The data also reveal a pattern of impulsive disposal of complaints. In 2020 alone, a total of 68,130 cases have been disposed of, where disposal would not necessarily mean deciding on merit.
It is appalling to note that last year, of the complaints received, 97% were dismissed even before being afforded a preliminary hearing on merits. For the mere 3% cases that the Commission takes up, there are varying reasons for the closure, developed out of practice.
It is noteworthy that almost 45% of these complaints are “dismissed in-limine” on procedural grounds. Approximately 34% of these complaints are disposed of with directions to the concerned public authorities, which are often the same that are complained against. The Commission maintains no data on compliance with these directions. Out of total disposals, around 18% of the cases are closed after being transferred to the State Human Rights Commissions (SHRCs).
In furtherance of the statutory position under Section 36 of the Protection of Human Rights Act, 1993, the NHRC does not “inquire into any matter which is pending before a State Commission or any other Commission”. The absence of functional State Commissions has been underlined by activists now and then. Most of the SHRCs are understaffed, which directly impacts how complaints are handled. Due to non-intervention on the part of the national institution, the accountability of State Commissions is negligible. One of the commonly used grounds for disposing of complaints is that the “matter is sub judice before a court/tribunal”. The flawed interpretation of considering matters under investigation as sub-judice has led to the Commission overlooking innumerable cases of violations.
A Tardy Framework
The statute empowers the Commission to enquire into complaints in which the public authorities fail to take the required action. However, as per the data, it seems that the Commission has failed to make use of this power, as is evident from the reduced number of interventions. In the year 2016-2017, the number of investigations taken up was 7,865. This has halved in 2020-2021 and stands at approximately 3,000 cases.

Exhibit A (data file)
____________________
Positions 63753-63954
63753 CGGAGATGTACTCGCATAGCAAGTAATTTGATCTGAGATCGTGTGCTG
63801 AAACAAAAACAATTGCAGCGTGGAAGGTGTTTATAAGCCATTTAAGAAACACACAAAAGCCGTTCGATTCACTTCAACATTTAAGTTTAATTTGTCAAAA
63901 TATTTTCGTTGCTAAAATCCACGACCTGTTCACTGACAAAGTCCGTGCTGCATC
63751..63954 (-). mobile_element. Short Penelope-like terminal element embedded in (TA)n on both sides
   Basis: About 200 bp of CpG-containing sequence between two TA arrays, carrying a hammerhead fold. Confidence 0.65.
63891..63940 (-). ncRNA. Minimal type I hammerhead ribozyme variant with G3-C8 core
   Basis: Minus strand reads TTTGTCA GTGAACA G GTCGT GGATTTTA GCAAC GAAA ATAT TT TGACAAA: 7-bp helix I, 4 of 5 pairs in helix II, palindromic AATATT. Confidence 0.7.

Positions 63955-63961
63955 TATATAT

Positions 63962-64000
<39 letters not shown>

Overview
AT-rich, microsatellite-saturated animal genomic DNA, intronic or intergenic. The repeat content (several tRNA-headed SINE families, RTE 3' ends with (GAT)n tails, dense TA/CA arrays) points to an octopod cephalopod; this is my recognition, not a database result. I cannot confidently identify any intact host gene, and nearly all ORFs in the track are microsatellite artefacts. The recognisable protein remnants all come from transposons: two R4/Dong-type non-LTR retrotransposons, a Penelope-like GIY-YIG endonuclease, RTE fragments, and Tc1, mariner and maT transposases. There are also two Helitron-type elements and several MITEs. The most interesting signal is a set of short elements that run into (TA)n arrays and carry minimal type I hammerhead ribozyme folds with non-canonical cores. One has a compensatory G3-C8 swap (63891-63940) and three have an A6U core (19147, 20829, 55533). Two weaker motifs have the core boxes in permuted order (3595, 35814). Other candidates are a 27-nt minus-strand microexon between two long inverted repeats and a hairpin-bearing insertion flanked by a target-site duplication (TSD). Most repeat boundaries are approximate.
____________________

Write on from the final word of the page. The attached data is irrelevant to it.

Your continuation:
As stated by Justice Dattu, camp sittings are a way to strengthen the partnership between the Commission and society as they facilitate speedy disposal of cases. However, the numbers are in direct contrast with the ideology of the ex-Chairperson, as only 15 such sittings have been instituted by the body in the last five years.
In light of the structural issues regarding the complaint handling mechanism, there is a dire need for the Commission to undertake reforms.
The need is to ensure qualitative disposal of complaints rather than closing them on a procedural basis. Further, the NHRC alone can’t save the human rights situation in the country — Parliament has an equally important role to play. It’s high time that the Procedure Regulations proposed by the Commission see the light of the day.
(Shrutika Pandey is. studying LL.M in Access to Justice at Tata Institute of Social Sciences, Mumbai. Mrinalini Mishra is currently working as a Litigation Assistant in a human rights organisation. This is an opinion piece and the views expressed above are the authors' own. The Quint neither endorses nor is responsible for the same.)